“The Aquino government wants to make the production of cheap labor even more systematic with the K+12.”
By MARYA SALAMAT
MANILA – Workers groups joined students and youth in a picket April 23 in front of the Department of Education-National Capital Region office in Quezon City. Members of national labor center Kilusang Mayo Uno called for the junking of the K+12 program, which, it said, will make Philippine labor in the country even cheaper.
“The Aquino government wants to make the production of cheap labor even more systematic with the K+12,” said Jerome Adonis, KMU campaign officer.
K+12 is the education reform the Aquino government is currently starting to implement, amid complaints from various quarters including teachers, parents and students. The country’s minimum wages, meanwhile, are differentiated per region, sometimes even per district and province, so that the country has about 1,000 minimum wage rates, all of which are criticized as meager in the face of profits of establishments and current prices.
KMU said K+12 will make graduates of the extended high school curriculum legally eligible for employment, will reduce enrollment at the college level, and produce low-skilled workers receiving low wages.
“K+12 will further make us a nation of low-wage workers persistently locked in contractual employment,” said Adonis. After discussions with young workers and youth groups, he said the KMU has deduced the K+12 will add technical-vocational subjects to high school to enable graduates to enter employment upon graduation, and as such, discourage their pursuing college. But while getting a paying job is the aim of every student and the demand of every worker, Adonis said, the quality of jobs available for graduates of high-school and of technical-vocational education leave so much to be desired.
A nation of low wage-earner in poor quality jobs
The increase in jobs last year is largely comprised of poor quality jobs, based on the statement of the non-government think-tank Ibon Foundation on April 23. Employed Filipinos increased by 1.02 million last year, according to the Philippine Statistics Authority (PSA), but IBON called attention to how 90 percent of these (918,000 jobs created) are part-time work.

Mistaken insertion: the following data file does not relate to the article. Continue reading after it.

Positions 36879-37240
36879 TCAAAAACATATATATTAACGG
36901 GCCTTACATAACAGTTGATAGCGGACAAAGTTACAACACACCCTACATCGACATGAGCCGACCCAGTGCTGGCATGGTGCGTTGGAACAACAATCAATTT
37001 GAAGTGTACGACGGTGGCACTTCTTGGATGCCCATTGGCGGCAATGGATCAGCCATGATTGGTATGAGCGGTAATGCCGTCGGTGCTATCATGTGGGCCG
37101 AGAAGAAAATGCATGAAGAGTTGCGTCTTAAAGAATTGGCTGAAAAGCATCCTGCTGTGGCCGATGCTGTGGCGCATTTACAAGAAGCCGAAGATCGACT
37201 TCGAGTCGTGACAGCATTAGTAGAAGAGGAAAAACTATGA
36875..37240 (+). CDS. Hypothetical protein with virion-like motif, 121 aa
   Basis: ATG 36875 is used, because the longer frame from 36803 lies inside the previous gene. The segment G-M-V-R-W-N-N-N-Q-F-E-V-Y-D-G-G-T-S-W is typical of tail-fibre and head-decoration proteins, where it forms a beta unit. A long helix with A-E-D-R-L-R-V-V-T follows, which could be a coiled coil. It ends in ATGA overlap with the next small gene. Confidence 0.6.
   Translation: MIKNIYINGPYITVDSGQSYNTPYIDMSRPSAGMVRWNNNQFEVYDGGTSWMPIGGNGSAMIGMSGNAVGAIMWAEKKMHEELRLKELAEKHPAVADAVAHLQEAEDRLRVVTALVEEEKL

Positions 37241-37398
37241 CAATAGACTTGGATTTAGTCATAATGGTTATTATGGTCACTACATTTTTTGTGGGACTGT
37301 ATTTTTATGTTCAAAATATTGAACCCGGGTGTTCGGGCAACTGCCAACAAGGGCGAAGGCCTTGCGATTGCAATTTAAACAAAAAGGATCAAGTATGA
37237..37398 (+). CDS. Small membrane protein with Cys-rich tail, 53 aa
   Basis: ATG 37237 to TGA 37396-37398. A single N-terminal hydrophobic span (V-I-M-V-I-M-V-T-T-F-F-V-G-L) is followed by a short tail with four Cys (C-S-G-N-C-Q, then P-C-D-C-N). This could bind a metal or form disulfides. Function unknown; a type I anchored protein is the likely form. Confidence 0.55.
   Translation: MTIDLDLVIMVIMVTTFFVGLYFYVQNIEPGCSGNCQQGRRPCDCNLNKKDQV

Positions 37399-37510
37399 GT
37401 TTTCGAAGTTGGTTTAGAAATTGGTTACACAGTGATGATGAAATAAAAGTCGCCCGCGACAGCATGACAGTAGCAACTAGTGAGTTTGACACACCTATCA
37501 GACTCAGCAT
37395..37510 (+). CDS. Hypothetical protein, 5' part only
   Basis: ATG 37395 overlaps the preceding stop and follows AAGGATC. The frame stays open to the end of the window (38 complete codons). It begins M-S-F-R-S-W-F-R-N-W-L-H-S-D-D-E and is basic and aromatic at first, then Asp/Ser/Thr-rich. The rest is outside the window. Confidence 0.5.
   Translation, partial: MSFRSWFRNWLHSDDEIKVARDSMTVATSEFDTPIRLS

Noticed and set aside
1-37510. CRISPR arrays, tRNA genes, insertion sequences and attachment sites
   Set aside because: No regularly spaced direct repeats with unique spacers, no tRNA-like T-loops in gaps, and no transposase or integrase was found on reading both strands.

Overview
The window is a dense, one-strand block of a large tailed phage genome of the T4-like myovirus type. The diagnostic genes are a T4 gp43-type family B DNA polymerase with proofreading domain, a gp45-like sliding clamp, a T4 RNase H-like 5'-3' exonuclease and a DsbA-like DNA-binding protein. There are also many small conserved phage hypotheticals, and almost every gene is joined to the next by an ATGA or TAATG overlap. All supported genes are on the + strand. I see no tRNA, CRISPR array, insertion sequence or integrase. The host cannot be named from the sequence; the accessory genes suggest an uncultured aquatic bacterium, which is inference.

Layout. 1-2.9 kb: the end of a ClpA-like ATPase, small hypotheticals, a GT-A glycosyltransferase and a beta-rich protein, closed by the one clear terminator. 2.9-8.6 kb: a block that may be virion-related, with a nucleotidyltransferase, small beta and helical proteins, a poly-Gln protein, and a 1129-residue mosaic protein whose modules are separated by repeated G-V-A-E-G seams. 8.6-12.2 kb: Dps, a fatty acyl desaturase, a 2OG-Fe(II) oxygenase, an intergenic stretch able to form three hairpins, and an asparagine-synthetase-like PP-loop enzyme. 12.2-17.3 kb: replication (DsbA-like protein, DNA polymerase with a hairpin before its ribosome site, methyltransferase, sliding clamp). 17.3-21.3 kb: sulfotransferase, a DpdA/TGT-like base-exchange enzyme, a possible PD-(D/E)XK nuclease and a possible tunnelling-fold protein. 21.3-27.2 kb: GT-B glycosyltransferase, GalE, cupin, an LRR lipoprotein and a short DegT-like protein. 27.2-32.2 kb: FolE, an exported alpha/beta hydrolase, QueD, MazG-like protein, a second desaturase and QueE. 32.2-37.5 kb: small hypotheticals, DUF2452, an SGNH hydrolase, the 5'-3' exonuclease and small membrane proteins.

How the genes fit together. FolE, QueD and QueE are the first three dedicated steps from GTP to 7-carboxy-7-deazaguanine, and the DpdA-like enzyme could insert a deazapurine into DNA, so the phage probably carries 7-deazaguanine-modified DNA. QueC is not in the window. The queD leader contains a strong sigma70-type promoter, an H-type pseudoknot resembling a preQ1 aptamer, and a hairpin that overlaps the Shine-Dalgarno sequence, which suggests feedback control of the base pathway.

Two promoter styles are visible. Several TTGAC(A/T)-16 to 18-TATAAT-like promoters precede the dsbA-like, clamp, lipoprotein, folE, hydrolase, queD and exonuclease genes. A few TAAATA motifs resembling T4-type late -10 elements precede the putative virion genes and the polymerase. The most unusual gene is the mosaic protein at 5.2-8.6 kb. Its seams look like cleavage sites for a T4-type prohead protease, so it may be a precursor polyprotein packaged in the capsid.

These new jobs created include 605,000 who worked less than 20 hours and 108,000 who were classified “with a job but not at work”, IBON noted.
Almost half (407,000) of the reported new million jobs included self-employed workers; almost a third (292,000) worked without pay. IBON said that means 699,000 or 68 percent (or almost 7 in every 10) jobs created were either in the informal sector or unpaid family work. They said only an additional 329,000 were in wage and salary work.
It noted further that with the reported new jobs, the total recorded self-employed workers in the country were 10.5 million and those who worked without pay were four million in 2014.
IBON also noted that the largest part of the new jobs were not in the production sectors – almost half (48 percent) were in construction, trade, and accommodation and food services and seven percent were in administrative and support services.
In terms of wages, IBON said 77 percent (or nearly four in every five) of the additional employment was in sectors whose average daily basic pay is less than the already low national average of Php355.89 ($8) as of April 2014. These are jobs created in agriculture, manufacturing, construction, trade, hotel and restaurants, domestic help, among others.
In the new report published by the International Labour Organization (ILO) this week, it acknowledged the PH government’s reported “robust rates of growth” and “important gains in the labour market in recent years,” but it also advised more focus on decent and productive jobs to foster what they call as inclusive growth.
‘Job mismatch just a govt. lie’
In their protest action April 23, labor center KMU criticized the labor department’s “lies” about jobs mismatch, saying it is just their excuse for the widespread unemployment in the country, and for re-tooling the country’s education system “to further suit the interests of big foreign and local capitalists.”
KMU cited the real reasons why many Filipinos are jobless, and they said it is not due to Filipinos being not skilled enough for the available jobs.
Workers and peasant groups held a symposium in Manila, April 23, on national industrialization and land reform, the two thrusts for the economy which, they said, the government should have been implementing, instead of the opposite, which has consistently resulted in joblessness and low quality jobs.
“It is foolish to think the country’s problem in employment can be solved by adjustments in the education system,” said Adonis. On the contrary, he added, the K+12 will worsen the country’s educational system and lessen Filipinos’ education.